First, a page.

One of the most celebrated modern cases of fieldworker slavery was uncovered in November 2007 after three workers escaped from a box truck in which they had been locked. They and 12 others had been held as slaves for two and a half years. They had to relieve themselves in a corner of the truck at night and pay five dollars if they wanted to bathe with a garden hose. They were routinely beaten. Some were chained to poles at times. During the days they worked on some of the largest farms in Florida. It was the seventh such documented case of slavery in a decade.
“As long as the supermarket industry refuses to sign this agreement it gives the growers an escape,” says Reyes. “We need to bring the pressure of more buyers who will sign the agreement to protect the workers. We have gotten all of the major corporations within the fast food industry and food providers to sign this agreement. Two of the three most important buyers within the industry are on board. But if these supermarkets continue to hold out they can put all the mechanisms we have set in place for control at risk. If Wal-Mart, Trader Joe’s and other supermarkets say the only criteria is buying from those growers who offer the lowest possible price then we will not be able to curb abuses. If the agreement is in place and there is another case of slavery then the growers will be put in a penalty box. If we do not have the ability to impose penalties then there will always be a way for abusive growers to sell. The agreement calls on these corporations to stop buying from growers, for example, that use slave labor. Without the agreement there is no check on these practices.”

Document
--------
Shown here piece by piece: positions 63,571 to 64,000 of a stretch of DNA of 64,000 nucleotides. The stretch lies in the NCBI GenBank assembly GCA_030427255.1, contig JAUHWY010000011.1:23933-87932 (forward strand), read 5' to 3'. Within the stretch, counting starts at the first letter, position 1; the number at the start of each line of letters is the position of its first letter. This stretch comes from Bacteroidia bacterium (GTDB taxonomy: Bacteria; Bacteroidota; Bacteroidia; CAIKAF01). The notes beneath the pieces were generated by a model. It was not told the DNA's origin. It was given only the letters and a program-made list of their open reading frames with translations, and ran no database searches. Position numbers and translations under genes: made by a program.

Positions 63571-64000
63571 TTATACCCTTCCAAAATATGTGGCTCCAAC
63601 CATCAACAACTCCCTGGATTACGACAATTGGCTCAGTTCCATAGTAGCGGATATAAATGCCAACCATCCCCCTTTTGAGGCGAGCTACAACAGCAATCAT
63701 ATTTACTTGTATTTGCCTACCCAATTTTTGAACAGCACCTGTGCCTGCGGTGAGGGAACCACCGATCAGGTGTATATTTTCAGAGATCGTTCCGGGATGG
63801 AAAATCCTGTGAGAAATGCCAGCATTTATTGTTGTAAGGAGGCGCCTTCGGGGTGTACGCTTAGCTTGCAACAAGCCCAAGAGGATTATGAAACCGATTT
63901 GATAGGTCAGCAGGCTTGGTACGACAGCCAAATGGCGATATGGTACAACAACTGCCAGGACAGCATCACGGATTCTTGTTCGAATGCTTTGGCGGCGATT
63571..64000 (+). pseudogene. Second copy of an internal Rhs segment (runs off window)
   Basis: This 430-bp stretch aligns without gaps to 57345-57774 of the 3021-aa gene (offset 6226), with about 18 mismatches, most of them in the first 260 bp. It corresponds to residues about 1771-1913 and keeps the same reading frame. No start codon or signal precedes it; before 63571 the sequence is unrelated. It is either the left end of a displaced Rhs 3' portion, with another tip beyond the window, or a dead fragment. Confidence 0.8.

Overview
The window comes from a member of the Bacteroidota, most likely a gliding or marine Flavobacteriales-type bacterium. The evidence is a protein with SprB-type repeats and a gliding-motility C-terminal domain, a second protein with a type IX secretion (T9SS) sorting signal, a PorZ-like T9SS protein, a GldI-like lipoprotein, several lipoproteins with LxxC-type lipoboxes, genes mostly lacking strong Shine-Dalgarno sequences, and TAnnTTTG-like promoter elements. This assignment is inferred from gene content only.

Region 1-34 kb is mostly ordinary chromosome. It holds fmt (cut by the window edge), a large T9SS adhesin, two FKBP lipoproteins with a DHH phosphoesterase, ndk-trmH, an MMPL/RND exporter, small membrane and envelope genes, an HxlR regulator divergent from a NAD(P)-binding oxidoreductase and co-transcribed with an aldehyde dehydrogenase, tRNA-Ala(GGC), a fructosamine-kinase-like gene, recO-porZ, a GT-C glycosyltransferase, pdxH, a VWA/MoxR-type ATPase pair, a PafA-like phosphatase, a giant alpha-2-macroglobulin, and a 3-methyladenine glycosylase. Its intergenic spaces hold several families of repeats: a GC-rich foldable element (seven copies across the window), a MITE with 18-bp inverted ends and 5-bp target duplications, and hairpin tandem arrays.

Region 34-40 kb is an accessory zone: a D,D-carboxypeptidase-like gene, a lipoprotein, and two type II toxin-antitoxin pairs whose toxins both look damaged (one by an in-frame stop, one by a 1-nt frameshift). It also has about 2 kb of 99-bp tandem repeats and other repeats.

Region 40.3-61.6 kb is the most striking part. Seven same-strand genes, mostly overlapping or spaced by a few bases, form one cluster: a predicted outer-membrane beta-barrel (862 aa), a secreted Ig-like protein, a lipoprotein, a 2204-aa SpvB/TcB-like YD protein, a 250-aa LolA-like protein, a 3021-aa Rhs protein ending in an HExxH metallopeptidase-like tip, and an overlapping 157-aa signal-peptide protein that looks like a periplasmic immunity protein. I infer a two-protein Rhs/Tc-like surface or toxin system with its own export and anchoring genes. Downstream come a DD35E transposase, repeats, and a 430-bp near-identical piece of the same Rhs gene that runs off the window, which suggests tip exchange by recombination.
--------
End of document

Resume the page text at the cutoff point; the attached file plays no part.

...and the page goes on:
“Supermarkets, such as Trader Joe’s, insist they are responsible and fair,” Reyes goes on. “They use their public relations to present themselves as a good corporation. They sell this idea of fairness, this disguise. They use this more sophisticated public relations campaign, one that presents them as a friend of workers, while at the same time locking workers out of the discussion and kicking us out of the room. They want business as usual. They do not want people to question how their profits are created. We have to fight not only them but this sophisticated public relations tactic. We are on the verge of a systemic change, but corporations like Trader Joe’s are using all their power to push us back.”
Members and supporters of the Coalition of Immokalee Workers will march from a Trader Joe’s store at 604 W. Huntington Dr. in Monrovia, Calif., to the market chain’s headquarters a mile away, starting at noon Oct. 21. The farmworkers organization is demanding that Trader Joe’s support the human rights of the men and women who harvest tomatoes sold in its stores. For more information, click here, send an email to firstname.lastname@example.org or telephone (510) 725-8752.